The composite matrix language in mixed possessive constructions in Ewe-English codeswitching

2017-06-02T02:10:44Z (GMT) by Amuzu, Evershed Kwasi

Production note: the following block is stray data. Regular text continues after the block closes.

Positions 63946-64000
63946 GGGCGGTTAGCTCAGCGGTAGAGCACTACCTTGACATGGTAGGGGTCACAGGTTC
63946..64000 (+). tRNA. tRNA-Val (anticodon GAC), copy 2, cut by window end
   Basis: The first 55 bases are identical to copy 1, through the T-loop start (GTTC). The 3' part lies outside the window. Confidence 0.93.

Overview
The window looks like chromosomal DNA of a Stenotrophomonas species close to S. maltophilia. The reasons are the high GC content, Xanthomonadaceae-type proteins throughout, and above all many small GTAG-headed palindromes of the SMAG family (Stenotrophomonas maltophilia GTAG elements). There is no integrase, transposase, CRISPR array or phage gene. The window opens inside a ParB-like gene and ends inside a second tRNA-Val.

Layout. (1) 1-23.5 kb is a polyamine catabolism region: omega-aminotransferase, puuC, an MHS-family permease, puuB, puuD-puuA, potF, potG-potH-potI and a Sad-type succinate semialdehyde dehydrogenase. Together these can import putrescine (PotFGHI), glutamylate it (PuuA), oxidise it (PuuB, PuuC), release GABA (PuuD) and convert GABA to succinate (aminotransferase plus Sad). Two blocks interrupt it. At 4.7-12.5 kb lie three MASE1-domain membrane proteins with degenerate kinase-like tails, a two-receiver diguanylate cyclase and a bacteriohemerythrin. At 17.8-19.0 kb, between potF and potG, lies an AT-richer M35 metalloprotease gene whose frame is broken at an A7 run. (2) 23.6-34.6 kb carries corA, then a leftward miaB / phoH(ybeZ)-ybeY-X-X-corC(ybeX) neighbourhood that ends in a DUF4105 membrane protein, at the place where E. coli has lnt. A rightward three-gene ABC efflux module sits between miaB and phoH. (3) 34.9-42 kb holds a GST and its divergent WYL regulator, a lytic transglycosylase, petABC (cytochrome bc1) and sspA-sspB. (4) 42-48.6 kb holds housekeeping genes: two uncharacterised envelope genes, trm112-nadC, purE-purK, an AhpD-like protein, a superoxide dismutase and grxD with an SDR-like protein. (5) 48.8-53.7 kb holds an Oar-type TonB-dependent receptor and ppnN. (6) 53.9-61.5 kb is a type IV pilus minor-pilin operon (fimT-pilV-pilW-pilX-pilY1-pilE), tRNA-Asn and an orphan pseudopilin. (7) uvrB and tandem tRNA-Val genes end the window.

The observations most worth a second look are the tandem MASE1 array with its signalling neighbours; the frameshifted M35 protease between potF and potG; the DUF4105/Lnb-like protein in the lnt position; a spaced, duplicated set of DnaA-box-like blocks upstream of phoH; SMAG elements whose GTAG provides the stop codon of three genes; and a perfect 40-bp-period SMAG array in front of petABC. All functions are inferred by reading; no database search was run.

In Ewe (spoken in Ghana, West Africa), relational and non-relational possessum nominals distribute differently in possessive constructions. Relational possessum nominals follow their possessor NPs directly (as dada 'mother' does in John dada 'John's mother') while non-relational possessum nominals require a possessive linker (fe) in-between them and their possessor NPs (as avu 'dog' does in John fe avu ']ohn’s dog'). This morphosyntactic distinction is, however, not applicable in Ewe-English codeswitching: both English relational and non-relational possessum nominals occur after fe in mixed adnominal possessive constructions (APCs). Interestingly, too, no distinction is made between the two types of English possesssum nominals, i.e. those that occur as complements of's (e.g. mother and dog in John's mother/dog) and those that come before of (e.g. top in top of the desk and Queen in Queen of England). They all follow fe in mixed APCs (and neither's nor-of is acceptable in the mixed APCs). The paper's orientation is clearly theoretical. Working within Myers- Scotton's (2002) framework, I argue that a Composite Matrix Language— in which English and Ewe play definable roles—frames the APCs. A crucial point is that the morpheme distribution patterns defy explanation in terms of surface structure configurations, a point I demonstrate extensively in Section 2 with Poplack's framework for analysing mixed constituents. Section 3 is devoted to exploring the Composite Matrix Language account.